COVID-19 Q&A | Sintons | Debt Recovery


During these unprecedented times, where the situation is changing on a daily basis, we are aware that individuals and business owners will have many questions and uncertainties about how these developments impact on them.

Here, through a series of Q&A with expert lawyers from across our firm, Sintons hopes to be able to answer some of those pressing questions, and provide some certainty and clarity for people who are unsure how to proceed.

Q – My business is owed money by a customer and despite numerous approaches, we have not been paid. I had always considered legal action as a last resort, but at what point do you think that should become an option?

A – Unpaid invoices should be chased without any hesitation.  As soon as an invoice falls outside of your payment terms you should be contacting the debtor to request payment.  You can provide for an additional time to pay subject to negotiation but always remember that any additional delay may impact your chances of recovery.  If you are considering legal action there are specific pre-action protcols which must be followed before commencing formal legal action therefore it is imperative this process be commenced as soon as possible to provide the best chance of recovering the debt.

Q – I am owed money by a friend. I have recently lost my job and need this money to be repaid so I can support my family. My friend will not respond to me and I feel desperate. What can I do to quickly get this money back?

A – Whenever you loan money always ensure that the terms of the loan are clear for both parties.  Never loan money without a clear understanding of when repayment of the loan is expected.  Even in the cases where it is a loan between friends on good faith, we would suggest you confirm the terms of the loan agreement in writing (email will suffice).  Before commencing any formal legal action to recover the loan, ask your friend whether they are in a position to repay the loan in full, and if not, whether they are able to commit to repay the loan by way of instalment payments.  Where possible have any proposal and exchange between yourselves in writing (text or email).  Any written response from your friend accepting the debt, will assist you if formal proceedings are necessary at a later stage.  It is natural to want to maintain the friendship if possible but, all too often we see friendships end abruptly in these situations.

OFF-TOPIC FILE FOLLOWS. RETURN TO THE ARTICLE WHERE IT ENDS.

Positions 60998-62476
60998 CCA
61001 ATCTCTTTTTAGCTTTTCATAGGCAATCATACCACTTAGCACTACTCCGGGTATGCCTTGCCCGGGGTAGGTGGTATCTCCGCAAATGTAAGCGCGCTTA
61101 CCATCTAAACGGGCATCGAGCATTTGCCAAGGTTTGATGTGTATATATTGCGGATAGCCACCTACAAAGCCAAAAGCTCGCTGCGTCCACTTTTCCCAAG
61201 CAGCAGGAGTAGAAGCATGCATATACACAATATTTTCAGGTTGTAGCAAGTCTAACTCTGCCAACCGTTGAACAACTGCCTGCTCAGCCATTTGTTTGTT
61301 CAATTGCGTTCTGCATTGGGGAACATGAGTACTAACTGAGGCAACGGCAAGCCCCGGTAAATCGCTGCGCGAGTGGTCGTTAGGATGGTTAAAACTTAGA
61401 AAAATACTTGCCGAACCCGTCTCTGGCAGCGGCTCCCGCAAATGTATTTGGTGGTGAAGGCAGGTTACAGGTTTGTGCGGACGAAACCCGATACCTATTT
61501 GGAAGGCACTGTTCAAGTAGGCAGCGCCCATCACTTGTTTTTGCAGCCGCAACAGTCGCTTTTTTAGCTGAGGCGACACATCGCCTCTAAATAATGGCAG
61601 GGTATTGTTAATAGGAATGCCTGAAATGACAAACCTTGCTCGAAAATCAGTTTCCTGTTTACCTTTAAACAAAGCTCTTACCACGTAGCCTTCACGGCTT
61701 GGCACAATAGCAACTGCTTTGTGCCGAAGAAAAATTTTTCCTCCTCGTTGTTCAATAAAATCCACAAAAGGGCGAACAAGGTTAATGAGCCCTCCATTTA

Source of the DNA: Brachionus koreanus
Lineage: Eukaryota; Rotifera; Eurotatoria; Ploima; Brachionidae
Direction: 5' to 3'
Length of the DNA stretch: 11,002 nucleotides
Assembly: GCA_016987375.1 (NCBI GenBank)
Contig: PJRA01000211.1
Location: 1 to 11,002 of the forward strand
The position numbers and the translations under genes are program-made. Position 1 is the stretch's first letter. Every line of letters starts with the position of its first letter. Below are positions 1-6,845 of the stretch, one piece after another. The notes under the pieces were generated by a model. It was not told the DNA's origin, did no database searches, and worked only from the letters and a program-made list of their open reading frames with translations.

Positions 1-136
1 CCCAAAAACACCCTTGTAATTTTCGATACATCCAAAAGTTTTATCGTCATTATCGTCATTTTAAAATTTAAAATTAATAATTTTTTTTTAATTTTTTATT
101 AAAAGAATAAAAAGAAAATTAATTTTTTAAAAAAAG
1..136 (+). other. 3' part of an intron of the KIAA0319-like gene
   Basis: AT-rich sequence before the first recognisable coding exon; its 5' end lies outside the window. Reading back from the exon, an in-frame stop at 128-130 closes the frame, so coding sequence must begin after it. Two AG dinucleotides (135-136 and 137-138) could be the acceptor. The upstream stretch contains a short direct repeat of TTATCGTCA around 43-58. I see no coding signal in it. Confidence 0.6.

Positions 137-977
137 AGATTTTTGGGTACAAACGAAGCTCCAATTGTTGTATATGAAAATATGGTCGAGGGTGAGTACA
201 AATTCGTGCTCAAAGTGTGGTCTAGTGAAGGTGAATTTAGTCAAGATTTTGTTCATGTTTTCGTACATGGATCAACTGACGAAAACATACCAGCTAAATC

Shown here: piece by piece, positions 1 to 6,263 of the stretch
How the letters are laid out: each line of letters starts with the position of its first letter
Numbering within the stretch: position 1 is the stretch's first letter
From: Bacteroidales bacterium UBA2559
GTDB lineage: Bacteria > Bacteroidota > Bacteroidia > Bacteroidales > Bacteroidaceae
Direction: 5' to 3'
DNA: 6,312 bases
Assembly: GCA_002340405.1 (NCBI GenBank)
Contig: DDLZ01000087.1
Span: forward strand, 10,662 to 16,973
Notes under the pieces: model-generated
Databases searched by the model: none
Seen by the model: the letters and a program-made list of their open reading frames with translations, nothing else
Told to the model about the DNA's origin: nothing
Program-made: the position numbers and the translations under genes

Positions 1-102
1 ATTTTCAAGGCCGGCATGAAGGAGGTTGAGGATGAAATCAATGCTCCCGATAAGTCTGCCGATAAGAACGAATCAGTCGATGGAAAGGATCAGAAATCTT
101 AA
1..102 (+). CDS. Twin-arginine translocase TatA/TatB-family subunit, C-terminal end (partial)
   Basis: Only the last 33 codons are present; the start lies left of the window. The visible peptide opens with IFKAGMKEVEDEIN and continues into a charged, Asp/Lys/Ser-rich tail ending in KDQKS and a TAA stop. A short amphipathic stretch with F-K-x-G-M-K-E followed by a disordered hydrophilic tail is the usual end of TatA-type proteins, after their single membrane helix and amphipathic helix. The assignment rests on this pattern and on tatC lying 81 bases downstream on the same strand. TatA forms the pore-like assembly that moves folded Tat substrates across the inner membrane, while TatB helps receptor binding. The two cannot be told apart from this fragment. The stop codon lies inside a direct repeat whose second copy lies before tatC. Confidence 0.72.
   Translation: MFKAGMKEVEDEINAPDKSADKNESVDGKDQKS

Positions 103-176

Ultimately, successful recovery depends on your friends’ personal financial circumstances and their ability to repay the loan.  If their own financial position is precarious and they have no means to pay, then you are unlikely to recovery the loan.  However, it is not unusual to see cases where the friend has the ability to pay but chooses to delay repayment for whatever reason.  Do not delay in demanding repayment and maintain correspondence with your friend.  If you feel that there is no more that you can to do recover the loan, then you should seek legal advice.  In these situations, our experience is that the ‘creditor who shouts loudest gets paid first’!


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